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Wednesday, 6 February, 2002, 03:18 GMT
George VI: The unexpected King
Family man: the future King George VI with his wife and daughters
On the 50th anniversary of the death of King George VI, Andrew Walker of the BBC's News Profiles Unit looks at the life and times of Britain's unexpected, and perhaps most under-rated, monarch.

He neither desired, nor ever expected, to become King.

A diffident, even painfully shy, figure who battled throughout his life with a nervous stammer, George VI was the unlikeliest of sovereigns, thrust on to the throne when his brother, Edward VIII, abdicated in 1936.

Besides mastering the art of kingship and rebuilding public respect for the monarchy following the shock of the Abdication he had, within three years, to lead his nation and empire into a war which became a fight for its very survival.

Albert Frederick Arthur George was born on 14 December 1895. It was not an auspicious date, being the anniversary of the death of his great-grandfather, Prince Albert, consort to Queen Victoria.

His aged great-grandmother, initially upset by the coincidence, later grew to love the young Prince Albert, saying that his birth "had broken the spell of this most unlucky date".

Prince Albert at naval college
Prince Albert at naval college
His father, who became King George V in 1910, was a harsh parent who once said of his two sons, Albert and the older Edward, "My father was scared of his father, I was scared of my father and I'm damned well going to see that they're scared of me."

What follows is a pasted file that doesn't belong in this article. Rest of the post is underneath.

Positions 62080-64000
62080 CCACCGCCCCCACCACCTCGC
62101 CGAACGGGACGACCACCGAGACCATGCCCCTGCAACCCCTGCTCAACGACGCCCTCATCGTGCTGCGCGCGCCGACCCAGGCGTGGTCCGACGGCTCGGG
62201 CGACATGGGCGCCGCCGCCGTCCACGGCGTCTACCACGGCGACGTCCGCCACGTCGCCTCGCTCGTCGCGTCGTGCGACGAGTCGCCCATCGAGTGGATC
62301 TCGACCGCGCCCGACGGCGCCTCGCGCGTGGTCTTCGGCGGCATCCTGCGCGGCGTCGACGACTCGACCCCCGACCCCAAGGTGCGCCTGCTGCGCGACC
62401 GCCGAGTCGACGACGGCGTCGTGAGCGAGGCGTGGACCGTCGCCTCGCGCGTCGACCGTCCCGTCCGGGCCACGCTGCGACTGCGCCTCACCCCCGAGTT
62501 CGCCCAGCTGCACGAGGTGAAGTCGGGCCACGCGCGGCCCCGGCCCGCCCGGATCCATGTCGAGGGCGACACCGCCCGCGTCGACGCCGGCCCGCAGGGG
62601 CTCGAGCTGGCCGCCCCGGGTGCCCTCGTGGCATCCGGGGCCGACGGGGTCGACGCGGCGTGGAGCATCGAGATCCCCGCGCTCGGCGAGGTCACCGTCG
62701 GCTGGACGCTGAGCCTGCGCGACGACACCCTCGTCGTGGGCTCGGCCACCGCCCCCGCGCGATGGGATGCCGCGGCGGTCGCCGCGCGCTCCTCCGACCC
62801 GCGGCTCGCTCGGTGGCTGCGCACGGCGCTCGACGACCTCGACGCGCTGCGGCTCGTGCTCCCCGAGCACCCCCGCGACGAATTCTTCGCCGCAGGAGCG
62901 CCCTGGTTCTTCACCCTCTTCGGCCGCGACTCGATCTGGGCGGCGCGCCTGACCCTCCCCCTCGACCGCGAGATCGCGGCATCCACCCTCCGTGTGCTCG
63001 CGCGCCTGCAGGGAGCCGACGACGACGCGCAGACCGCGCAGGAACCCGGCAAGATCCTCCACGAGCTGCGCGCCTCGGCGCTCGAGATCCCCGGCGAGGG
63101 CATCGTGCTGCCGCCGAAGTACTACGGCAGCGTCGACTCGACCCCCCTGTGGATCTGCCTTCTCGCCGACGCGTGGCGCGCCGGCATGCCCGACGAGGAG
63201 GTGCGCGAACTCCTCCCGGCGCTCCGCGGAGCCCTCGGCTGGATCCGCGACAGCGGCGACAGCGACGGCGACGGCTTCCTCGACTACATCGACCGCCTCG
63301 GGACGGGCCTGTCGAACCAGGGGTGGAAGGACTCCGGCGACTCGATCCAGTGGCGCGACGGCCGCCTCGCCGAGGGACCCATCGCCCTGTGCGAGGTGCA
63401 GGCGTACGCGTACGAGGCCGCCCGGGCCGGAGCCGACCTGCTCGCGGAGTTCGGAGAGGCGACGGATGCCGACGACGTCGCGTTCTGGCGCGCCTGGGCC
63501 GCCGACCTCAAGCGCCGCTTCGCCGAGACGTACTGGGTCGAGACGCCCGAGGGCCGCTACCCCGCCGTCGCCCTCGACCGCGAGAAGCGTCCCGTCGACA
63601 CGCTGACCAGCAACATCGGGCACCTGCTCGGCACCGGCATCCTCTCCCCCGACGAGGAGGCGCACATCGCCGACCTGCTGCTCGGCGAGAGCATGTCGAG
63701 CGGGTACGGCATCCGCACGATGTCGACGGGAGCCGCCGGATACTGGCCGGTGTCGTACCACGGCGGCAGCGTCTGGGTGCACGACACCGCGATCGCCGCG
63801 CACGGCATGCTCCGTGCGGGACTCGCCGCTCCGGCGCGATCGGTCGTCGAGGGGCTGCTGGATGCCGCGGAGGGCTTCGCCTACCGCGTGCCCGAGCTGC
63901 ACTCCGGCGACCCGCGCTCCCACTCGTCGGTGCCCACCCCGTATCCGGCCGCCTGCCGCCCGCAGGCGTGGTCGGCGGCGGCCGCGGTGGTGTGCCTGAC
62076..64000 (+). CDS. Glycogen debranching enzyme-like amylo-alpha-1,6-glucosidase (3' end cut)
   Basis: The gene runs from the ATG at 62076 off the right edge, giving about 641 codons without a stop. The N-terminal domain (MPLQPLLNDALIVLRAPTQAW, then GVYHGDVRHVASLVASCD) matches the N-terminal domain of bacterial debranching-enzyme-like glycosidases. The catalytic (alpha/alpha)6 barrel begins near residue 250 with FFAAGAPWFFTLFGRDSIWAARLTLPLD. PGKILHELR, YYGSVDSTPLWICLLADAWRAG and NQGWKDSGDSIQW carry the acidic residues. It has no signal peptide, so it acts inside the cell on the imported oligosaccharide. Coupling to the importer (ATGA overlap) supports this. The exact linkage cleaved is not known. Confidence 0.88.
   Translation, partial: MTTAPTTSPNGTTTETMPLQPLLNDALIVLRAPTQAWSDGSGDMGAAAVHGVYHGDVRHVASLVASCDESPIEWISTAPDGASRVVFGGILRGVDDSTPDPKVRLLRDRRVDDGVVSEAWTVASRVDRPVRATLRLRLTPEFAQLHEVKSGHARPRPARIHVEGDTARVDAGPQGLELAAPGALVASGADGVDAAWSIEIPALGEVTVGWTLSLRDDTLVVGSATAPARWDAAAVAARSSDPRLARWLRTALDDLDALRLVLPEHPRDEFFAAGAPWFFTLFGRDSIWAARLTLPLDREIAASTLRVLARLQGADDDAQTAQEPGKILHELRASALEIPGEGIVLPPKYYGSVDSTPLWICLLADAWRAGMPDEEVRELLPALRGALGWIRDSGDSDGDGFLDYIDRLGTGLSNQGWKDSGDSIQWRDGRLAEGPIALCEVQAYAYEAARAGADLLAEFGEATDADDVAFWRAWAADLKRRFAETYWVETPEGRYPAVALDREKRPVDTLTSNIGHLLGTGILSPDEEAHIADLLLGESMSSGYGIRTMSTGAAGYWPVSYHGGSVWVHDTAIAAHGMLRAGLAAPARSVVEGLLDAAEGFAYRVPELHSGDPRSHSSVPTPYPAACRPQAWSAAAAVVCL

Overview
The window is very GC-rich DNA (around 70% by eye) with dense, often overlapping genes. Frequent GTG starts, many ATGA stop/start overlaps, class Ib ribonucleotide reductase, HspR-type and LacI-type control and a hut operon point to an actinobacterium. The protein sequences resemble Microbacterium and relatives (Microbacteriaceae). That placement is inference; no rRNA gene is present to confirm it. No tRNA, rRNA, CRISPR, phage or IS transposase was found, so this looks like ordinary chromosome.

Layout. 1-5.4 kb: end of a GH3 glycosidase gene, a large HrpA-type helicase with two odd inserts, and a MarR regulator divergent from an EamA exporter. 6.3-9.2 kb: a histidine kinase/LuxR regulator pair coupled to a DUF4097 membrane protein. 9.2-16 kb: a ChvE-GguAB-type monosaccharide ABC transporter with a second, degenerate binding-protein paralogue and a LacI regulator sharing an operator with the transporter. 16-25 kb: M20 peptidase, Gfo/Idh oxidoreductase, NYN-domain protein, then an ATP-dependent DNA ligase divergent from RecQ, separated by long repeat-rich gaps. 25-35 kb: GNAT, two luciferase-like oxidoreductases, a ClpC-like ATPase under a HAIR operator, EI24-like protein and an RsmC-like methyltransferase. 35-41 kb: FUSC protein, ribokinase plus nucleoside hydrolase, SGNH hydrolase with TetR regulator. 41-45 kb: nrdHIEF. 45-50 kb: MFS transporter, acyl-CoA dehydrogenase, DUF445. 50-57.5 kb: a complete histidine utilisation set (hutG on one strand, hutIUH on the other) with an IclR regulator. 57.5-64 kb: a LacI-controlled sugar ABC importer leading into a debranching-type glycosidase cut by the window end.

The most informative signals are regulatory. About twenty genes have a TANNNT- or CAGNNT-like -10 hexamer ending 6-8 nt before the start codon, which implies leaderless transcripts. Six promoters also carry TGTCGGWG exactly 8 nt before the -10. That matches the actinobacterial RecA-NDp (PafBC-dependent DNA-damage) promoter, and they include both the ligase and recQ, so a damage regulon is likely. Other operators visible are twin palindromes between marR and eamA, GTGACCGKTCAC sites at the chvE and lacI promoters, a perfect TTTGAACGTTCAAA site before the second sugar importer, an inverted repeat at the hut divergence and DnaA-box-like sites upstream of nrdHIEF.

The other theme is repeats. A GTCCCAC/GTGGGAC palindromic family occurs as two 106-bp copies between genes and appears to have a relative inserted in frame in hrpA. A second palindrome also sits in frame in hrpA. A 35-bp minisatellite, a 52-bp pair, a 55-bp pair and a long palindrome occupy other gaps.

He oversaw a brutal regime, aimed at instilling respect, deference and acceptance of duty into the princes.

Albert, naturally left-handed, was forced to write with his right hand and his legs were encased in splints to straighten his knock-knees.

Served at Jutland

At the age of 13 he was sent to naval college, where he was bullied, and eventually saw action as a junior officer at the battle of Jutland in 1916.

Shy and unassuming beside the raffish figure of his brother, by now the Prince of Wales, he preferred country pursuits to the butterfly life of a socialite.

Yet, despite his social handicaps, he presented an attractive figure to women. While at a ball in 1920, he met the young, outgoing and determined daughter of a minor Scottish aristocrat, Elizabeth Bowes-Lyon.

Queen Mother
The Queen Mother: widowed at an early age
Increasingly drawn to the young woman, he wooed her for two years, enduring two unsuccessful proposals before she finally accepted.

The couple, ennobled as the Duke and Duchess of York, were married in April 1923. Their eldest daughter, the present Queen, was born three years later and Princess Margaret arrived in 1930. Their close family life, though, was soon to be shattered.

When King George V died in January 1936, a secret crisis, which came within an ace of bringing the monarchy to it knees, was played out behind closed doors.


The new king, Edward VIII had, for a number of years, enjoyed a relationship with an American socialite, Wallis Simpson.